04 Feb Round Up: Boulder Boat Works
While tinkering around in his shop, Andy Toohey, a master carpenter and an avid Colorado-based angler, started pondering the history of wood boat building and designs, experimenting with different materials and styles. He found that building a hull out of polymer could provide the look and feel of a wood boat and provide durability, but without the required maintenance. After working with this idea and building a boat from this new innovative design, Boulder Boat Works was formed.
The company changed hands in 2017 and relocated from Longmont to Carbondale, Colorado, where the new owners, Shaun Hargrave and Trevor Hanson, have used the opportunity to build on the rich history and solid craftsmanship that was originally instilled by Toohey. This is displayed in the launch of a new skiff profile featured on a lineup of boats that are designed specifically for rivers in the Northern Rockies. Here, Hargrave explains why they are so well suited.
BSJ: What makes your boats unique?
Hargrave: Ours are the only boats on the market that use an innovative polymer hull. As per Joe Sowerby, of Montana Fly Fishing Connection [MFFC] in Missoula, there is no other material on the market that’s better suited to run Montana rivers. Because it’s buoyant yet slippery on rocks, this enables it to move easily over rock and gravel bars as you fish your way down the river. MFFC outfits on rivers all over the state, including the Smith River, which can be notoriously boney. Boulder Boats bridge the gap between innovative technology in the hull performance and a throwback aesthetic with clean lines and wood accents as a tip of the cap to the roots of river boats. Also, the durability of the polymer hull equates to minimal downstream maintenance costs and a boat that will last significantly longer than your standard fiberglass one. This means that the total cost of ownership is significantly less than that of another boat.
BSJ: What’s your underlying mission?
Hargrave: We are committed to building boats that offer more durability, more beauty, and more innovation.
BSJ: Is there a common thread among all of your boat designs?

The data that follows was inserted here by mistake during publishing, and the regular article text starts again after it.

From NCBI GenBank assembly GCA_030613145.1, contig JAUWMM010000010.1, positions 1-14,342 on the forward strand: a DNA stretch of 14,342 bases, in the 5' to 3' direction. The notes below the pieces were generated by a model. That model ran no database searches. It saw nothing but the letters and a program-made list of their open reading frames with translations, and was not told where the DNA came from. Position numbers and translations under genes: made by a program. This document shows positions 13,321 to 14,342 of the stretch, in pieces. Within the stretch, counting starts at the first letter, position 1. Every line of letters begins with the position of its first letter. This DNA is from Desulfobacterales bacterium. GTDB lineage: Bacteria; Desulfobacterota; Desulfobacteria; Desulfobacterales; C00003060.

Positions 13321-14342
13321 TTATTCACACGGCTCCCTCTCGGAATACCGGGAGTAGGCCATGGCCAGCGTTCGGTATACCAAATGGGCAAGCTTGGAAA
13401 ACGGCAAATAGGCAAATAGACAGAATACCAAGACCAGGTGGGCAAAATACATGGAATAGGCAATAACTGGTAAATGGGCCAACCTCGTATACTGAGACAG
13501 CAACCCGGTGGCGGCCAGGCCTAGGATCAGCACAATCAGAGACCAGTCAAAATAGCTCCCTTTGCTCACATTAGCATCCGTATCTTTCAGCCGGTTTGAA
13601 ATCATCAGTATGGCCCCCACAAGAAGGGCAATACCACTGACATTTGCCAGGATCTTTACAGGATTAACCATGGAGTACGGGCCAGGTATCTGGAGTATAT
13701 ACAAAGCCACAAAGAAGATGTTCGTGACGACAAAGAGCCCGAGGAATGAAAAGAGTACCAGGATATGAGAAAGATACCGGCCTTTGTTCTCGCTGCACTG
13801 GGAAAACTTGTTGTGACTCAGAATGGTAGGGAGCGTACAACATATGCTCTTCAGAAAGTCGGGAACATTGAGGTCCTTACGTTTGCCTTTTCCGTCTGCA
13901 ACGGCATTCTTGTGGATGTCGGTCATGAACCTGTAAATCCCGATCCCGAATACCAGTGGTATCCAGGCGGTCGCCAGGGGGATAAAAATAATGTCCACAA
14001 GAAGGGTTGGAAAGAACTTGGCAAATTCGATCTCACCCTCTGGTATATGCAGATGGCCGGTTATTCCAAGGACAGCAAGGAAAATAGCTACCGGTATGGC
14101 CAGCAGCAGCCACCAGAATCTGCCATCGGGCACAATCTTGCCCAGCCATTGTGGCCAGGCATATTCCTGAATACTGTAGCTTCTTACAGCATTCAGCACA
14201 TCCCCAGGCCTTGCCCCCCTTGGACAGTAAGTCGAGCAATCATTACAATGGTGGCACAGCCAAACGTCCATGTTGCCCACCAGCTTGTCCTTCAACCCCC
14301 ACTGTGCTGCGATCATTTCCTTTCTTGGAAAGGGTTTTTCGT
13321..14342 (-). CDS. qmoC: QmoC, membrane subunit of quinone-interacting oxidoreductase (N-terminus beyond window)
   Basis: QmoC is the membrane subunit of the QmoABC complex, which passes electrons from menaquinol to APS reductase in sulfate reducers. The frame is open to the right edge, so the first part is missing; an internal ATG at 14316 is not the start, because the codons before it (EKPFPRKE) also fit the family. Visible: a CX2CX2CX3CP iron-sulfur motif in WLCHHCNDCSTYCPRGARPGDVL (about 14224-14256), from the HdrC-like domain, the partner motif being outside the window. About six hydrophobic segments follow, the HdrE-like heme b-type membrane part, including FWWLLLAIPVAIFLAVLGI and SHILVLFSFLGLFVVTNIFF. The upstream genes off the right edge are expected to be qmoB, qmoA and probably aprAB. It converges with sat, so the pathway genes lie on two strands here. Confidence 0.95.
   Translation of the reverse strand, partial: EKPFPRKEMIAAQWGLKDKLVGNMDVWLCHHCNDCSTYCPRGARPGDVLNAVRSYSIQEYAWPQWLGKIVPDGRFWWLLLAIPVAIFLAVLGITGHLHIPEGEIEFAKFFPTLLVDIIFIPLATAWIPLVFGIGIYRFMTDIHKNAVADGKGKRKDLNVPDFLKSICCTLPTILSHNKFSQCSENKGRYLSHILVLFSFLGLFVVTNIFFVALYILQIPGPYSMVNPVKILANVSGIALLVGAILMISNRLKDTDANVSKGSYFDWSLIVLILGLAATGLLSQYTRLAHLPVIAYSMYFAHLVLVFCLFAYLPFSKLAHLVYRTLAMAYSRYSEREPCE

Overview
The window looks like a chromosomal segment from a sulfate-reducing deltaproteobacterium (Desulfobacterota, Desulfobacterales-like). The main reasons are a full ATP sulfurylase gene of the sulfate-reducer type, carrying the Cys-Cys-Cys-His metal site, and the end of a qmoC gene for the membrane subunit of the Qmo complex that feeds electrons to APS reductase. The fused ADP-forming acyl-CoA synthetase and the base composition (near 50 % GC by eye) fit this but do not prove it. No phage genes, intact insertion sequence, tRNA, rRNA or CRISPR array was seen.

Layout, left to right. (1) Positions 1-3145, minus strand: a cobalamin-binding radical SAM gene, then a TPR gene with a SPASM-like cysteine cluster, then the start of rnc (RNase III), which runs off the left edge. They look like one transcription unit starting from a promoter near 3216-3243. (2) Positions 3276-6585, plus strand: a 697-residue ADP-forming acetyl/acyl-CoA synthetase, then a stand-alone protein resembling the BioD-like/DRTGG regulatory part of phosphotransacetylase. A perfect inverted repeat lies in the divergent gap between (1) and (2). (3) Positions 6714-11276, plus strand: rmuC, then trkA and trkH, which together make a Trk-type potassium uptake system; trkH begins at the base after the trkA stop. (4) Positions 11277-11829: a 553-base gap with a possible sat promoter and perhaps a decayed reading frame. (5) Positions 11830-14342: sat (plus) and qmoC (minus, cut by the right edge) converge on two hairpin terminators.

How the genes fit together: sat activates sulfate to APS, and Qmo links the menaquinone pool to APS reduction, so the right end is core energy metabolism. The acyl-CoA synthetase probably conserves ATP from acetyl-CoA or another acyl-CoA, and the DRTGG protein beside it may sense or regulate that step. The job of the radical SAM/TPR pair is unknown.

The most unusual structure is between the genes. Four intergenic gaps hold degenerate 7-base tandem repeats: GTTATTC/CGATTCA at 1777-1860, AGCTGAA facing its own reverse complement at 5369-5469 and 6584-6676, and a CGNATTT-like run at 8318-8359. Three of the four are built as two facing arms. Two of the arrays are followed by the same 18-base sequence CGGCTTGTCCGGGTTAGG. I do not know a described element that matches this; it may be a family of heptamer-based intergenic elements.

Hargrave: Our common thread is the polymer, which is not used anywhere else in the industry. It’s as durable and lightweight as they come, and it also allows us to put our own spin on our products by meshing it with wood that gives the boats a beautiful touch.
BSJ: What are some of your other signature touches?
Hargrave: We produce all our own parts here in the shop, which allows our customers to have a boat built that is directly in line with their specific wants and needs. And with in-house production, customers can be sure that all parts are crafted with the same level of detail and care that would be expected in a custom boat.
BSJ: What boats are best suited for rivers in the Northern Rockies?
Hargrave: We just launched a skiff profile that’s perfect for many of the rivers in Montana and the rest of the Northern Rockies. It’s a 16-foot boat with a long, lean wetline. It only drafts about 4 inches of water and is made out of the classic Boulder Boat polymer hull, which allows access to the skinniest lines in the river, quietly slipping over any rocks. Lower sidewalls and a mellow rocker profile help to mitigate strong winds. We also have a low-profile boat with more of the traditional dory look that has been a stalwart of our lineup and has historically been our best-seller across Montana, Wyoming, and Idaho. It has a narrower profile and more rocker that really excels anywhere you might be dodging boulders and weaving through tight spaces.
BSJ: How can someone customize a boat?
Hargrave: The best way for someone to purchase one of our boats is to give us a call here at the shop. There are many factors that go into which boat will be right for each person, and it’s important to us that we get to know who is going to be in one of our boats. This allows us to really dive into the different features and configurations for the first-time drift boat owner and the professional guide alike. We also have local representation in Missoula, Ennis, and Bozeman.